I absolutely love the moment an epiphany materializes. An epiphany is when an “a-ha” happens and an idea coalesces in the mind. For me, they often come at strange times, or when I’m thinking about something completely different. Then, suddenly, my brain connects several ideas and the light bulb goes on.
Sometimes the realization is a single idea which just pops on and glows until I either write it down or suppress it. It’s important to train the mind to recognize those moments. I am sure everybody has them in one fashion or another. Just some people don’t value or recognize them. My own ideas tend to push me into several directions.
Obviously my biggest ideas end up in the books and stories I write. However, I often get ideas outside that vein. I sometimes draw a little picture of a great invention which would change the world, if I only had an engineering degree and a bunch of supplies and development money. Most of the time epiphanies come from things I’m already familiar with, however. So that is what led to me making games and drawing comics.
Sooner or later I try to imitate things I enjoy. So I play games, only to find myself wanting to make new ones. I’ve never sat down and said, “Hey, I want to create a game right now.” It would be just as bad to do that for a book. Rather, I play games I like, and then sometime in the middle of nowhere an idea for a specific game mechanic or play system will just pop into my head.
I love that moment!
Then I’ll jot something down, maybe talk about it with friends, and let it foment. Eventually the idea will compound until I have to make some cards or pieces and give it a try. Or it will unravel and disappear.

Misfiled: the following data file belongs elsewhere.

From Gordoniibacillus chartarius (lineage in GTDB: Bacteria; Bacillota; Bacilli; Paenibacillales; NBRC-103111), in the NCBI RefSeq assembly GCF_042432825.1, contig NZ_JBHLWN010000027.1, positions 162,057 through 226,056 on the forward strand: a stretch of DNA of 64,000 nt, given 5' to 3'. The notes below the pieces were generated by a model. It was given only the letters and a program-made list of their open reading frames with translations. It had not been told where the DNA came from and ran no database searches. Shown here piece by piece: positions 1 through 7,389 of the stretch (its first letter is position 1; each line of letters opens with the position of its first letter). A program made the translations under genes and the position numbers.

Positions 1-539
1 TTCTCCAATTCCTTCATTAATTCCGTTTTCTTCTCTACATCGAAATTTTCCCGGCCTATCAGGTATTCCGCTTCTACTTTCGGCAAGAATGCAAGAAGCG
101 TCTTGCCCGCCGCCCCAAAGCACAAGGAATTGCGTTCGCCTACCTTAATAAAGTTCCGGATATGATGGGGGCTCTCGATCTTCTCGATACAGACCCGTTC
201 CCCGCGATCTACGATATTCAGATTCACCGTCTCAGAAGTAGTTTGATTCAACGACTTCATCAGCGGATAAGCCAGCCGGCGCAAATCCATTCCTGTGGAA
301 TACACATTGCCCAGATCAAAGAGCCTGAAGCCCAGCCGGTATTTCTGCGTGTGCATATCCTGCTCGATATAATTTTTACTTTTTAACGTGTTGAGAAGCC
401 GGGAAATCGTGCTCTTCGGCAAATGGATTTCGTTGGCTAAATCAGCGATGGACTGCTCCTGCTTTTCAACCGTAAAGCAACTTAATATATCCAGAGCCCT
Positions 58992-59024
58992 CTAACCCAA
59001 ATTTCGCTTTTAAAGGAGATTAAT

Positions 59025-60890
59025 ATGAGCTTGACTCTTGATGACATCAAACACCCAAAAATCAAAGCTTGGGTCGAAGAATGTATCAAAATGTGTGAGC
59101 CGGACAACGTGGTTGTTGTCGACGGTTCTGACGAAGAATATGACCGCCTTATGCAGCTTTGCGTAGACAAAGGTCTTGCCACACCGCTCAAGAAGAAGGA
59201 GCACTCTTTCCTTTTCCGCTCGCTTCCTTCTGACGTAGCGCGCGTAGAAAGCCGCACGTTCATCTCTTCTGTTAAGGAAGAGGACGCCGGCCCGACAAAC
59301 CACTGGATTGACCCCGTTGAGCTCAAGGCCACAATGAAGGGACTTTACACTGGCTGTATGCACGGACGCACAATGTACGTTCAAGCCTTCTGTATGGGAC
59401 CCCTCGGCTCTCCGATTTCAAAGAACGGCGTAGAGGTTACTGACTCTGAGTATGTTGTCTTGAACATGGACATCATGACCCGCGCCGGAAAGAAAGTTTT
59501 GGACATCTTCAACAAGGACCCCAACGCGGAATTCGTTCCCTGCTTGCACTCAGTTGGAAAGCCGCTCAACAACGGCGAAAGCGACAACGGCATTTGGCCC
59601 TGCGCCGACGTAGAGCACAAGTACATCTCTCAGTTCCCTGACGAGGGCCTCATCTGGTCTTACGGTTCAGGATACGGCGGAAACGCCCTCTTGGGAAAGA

My comics came about by an entirely different means, though. I was playing with a toddler at my friend’s house one day. They had a game with a bunch of plastic penguins. I started playing with some, having them make deep statements about life and philosophy. Then the kid would grab the penguins and I would scream as the flightless birds died in the middle of their deep thoughts. After a few dozen times, I knew I had something. So I drew my first comics.
Later it evolved to include the grim reaper and a mortician. I have tried to discover what caused me to find death so funny (and only death, apparently). I still can’t answer that question.
If you think you are unimaginative, try writing down little ideas you have. Don’t judge them as stupid or berate yourself. Just write it down somewhere and begin collecting ideas. Once you train you mind to recognize the moment an epiphany happens, it will start having more and more of them. Then you can go about the very satisfying business of actualizing some of them.
If you’d like to see some of mine, just visit my website.
James Wymore is author of Theocracide:
Available at Amazon